By definition of the Sine Integral:
$\displaystyle \displaystyle \dfrac{d}{dx}\left[\text{Si}(x^6)\right] = \dfrac{d}{dx}\int_0^x \dfrac{\sin \left(t^6\right)}{t^6}dt$
By the Fundamental Theorem of Calculus (sometimes called Part I):
$\displaystyle \displaystyle \dfrac{d}{dx}\int_0^x \dfrac{\sin \left(t^6\right)}{t^6}dt = \dfrac{\sin(x^6)}{x^6}$
This is simply a direct application of the theorem. There is no calculation necessary. Just apply the Fundamental Theorem of Calculus and the answer is immediately apparent.
Ok, I am not familiar with the Si function. I looked it up, but apparently do not understand it. According to Wolframalpha,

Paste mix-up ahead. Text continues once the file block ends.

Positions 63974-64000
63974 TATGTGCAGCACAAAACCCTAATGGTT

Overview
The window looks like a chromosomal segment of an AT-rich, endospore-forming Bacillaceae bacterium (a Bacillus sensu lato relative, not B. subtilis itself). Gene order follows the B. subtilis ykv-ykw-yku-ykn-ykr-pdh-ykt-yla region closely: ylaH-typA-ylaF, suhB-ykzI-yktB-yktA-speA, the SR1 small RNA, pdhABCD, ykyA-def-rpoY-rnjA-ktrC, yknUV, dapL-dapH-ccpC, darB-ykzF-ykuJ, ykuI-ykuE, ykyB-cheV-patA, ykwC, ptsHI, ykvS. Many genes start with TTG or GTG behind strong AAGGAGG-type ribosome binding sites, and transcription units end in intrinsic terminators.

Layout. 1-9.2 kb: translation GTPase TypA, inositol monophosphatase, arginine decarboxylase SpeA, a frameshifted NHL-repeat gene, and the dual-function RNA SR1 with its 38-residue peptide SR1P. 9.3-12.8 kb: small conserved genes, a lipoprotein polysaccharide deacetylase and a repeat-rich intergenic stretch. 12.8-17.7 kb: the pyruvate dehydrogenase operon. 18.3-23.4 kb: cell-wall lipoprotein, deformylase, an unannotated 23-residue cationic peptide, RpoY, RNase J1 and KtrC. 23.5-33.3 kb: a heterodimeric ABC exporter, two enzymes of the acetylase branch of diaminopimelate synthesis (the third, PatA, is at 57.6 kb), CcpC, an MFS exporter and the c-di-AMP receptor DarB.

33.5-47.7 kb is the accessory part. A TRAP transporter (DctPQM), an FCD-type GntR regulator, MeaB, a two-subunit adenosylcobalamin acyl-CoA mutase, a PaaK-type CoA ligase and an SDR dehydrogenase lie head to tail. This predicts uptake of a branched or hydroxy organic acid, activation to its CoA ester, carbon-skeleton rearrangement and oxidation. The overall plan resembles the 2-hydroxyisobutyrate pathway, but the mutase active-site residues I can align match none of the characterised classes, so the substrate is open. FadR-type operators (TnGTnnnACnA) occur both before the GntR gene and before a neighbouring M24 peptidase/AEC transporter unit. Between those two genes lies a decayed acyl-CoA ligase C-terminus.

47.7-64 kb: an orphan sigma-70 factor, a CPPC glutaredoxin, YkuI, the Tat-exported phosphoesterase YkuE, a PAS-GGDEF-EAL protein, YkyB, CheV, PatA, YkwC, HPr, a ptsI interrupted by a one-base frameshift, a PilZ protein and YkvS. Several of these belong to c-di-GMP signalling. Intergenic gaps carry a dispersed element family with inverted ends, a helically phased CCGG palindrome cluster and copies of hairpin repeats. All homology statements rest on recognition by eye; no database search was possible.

$\displaystyle \dfrac{d}{dx}\left[\text{Si}(x^6)\right] = \dfrac{6\sin(x^6)}{x}$
But, I have no clue how.
Oh, I just misread the description:
$\displaystyle \displaystyle \text{Si}(x^6) = \int_0^{x^6}\dfrac{\sin t}{t} dt$
So, by the Chain Rule, we have:
$\displaystyle \dfrac{d}{dx}\left[\text{Si}(x^6)\right] = \dfrac{d}{d(x^6)}\left[\text{Si}(x^6)\right]\dfrac{d(x^6)}{dx} = \dfrac{\sin(x^6)}{x^{\cancel{6}}}(6\cancel{x^5}) = \dfrac{6\sin(x^6)}{x}$